Bogus self-employment: Is it for real?
9th August 2017 | David Jackson
I’ve just read a press release from the trade union UNITE claiming: Bogus self-employment is out of control.
- Over a million construction workers were paid under CIS in 2016/17
- The figure represents an increase of 8% compared with the previous year
- In total, 47% of the entire construction workforce is now CIS-registered and self-employed
Armed with these government-supplied numbers, Unite immediately jumps to this conclusion: The sharp rise in workers operating via CIS demonstrates the government’s hopes of reducing construction bogus self-employment has failed.
Really? Let’s take a look at the full facts behind Unite’s claim.
YES, it’s a fact: The number of operatives paid under CIS deduction has risen. But we have the data to confirm that a significant percentage also earn a proportion of their annual income under PAYE deduction, i.e. in employment.
YES, it’s a likely fact that almost half of those who work in construction are self-employed. But having personally tracked the numbers produced by the Office for National Statistics for many years, half-employed / half-self-employed has been the rough proportion in construction all along. So no change there.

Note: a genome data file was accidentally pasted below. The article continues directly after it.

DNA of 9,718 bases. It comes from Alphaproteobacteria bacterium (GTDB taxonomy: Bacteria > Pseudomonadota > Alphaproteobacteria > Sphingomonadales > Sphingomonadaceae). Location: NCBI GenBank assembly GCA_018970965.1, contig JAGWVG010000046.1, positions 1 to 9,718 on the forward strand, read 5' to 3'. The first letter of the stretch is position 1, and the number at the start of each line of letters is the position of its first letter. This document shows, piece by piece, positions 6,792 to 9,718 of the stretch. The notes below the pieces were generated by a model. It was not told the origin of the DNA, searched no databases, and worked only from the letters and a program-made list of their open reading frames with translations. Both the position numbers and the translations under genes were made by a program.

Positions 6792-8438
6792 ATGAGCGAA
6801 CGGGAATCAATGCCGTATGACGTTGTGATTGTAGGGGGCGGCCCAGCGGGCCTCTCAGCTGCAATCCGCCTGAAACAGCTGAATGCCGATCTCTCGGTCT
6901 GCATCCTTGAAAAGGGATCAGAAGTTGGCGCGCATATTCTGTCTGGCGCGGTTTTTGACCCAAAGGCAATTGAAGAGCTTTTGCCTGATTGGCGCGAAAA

YES, it’s a fact that firms that engage freelance builders paid under CIS are exempt from employers’ national insurance. But it is also a fact of our analysis from the 47,747 freelance builders we paid in the last tax year, that HMRC’s overall tax take under CIS is higher than the sum that might have been paid under all PAYE employment taxes. That’s down to the fact that those who are self-employed command higher rates than their directly employed colleagues.
I don’t doubt that some unskilled labourers on building sites are exploited by those who intimidate or control, perhaps where language or cultural barriers prevail. But the actual number of people who are self-employed and financially exploited is, in my experience, a very small fraction of the total who are legitimately classified as self-employed.
Equally, earnings for those who freelance are on the rise and the more demand is there for their services, the more they will command by way of higher earnings. And to me, that sounds more like a flexible way of work that benefits all concerned – including HMRC – rather than an epidemic of bogus self-employment.
I applaud UNITE for working to attain better rights for those whom they represent, but this time round, they seem rather too keen to attach the term “bogus” to skilled tradespeople who prefer the higher weekly returns they can achieve as freelancers.
I also recall the words of Gerry Swain, long-time London area man for UCATT speaking at his union’s annual conference, saying something along the lines of: “You try telling a London brickie earning a grand a week under CIS that he should go on the books for £650.”
Nothing bogus about that!
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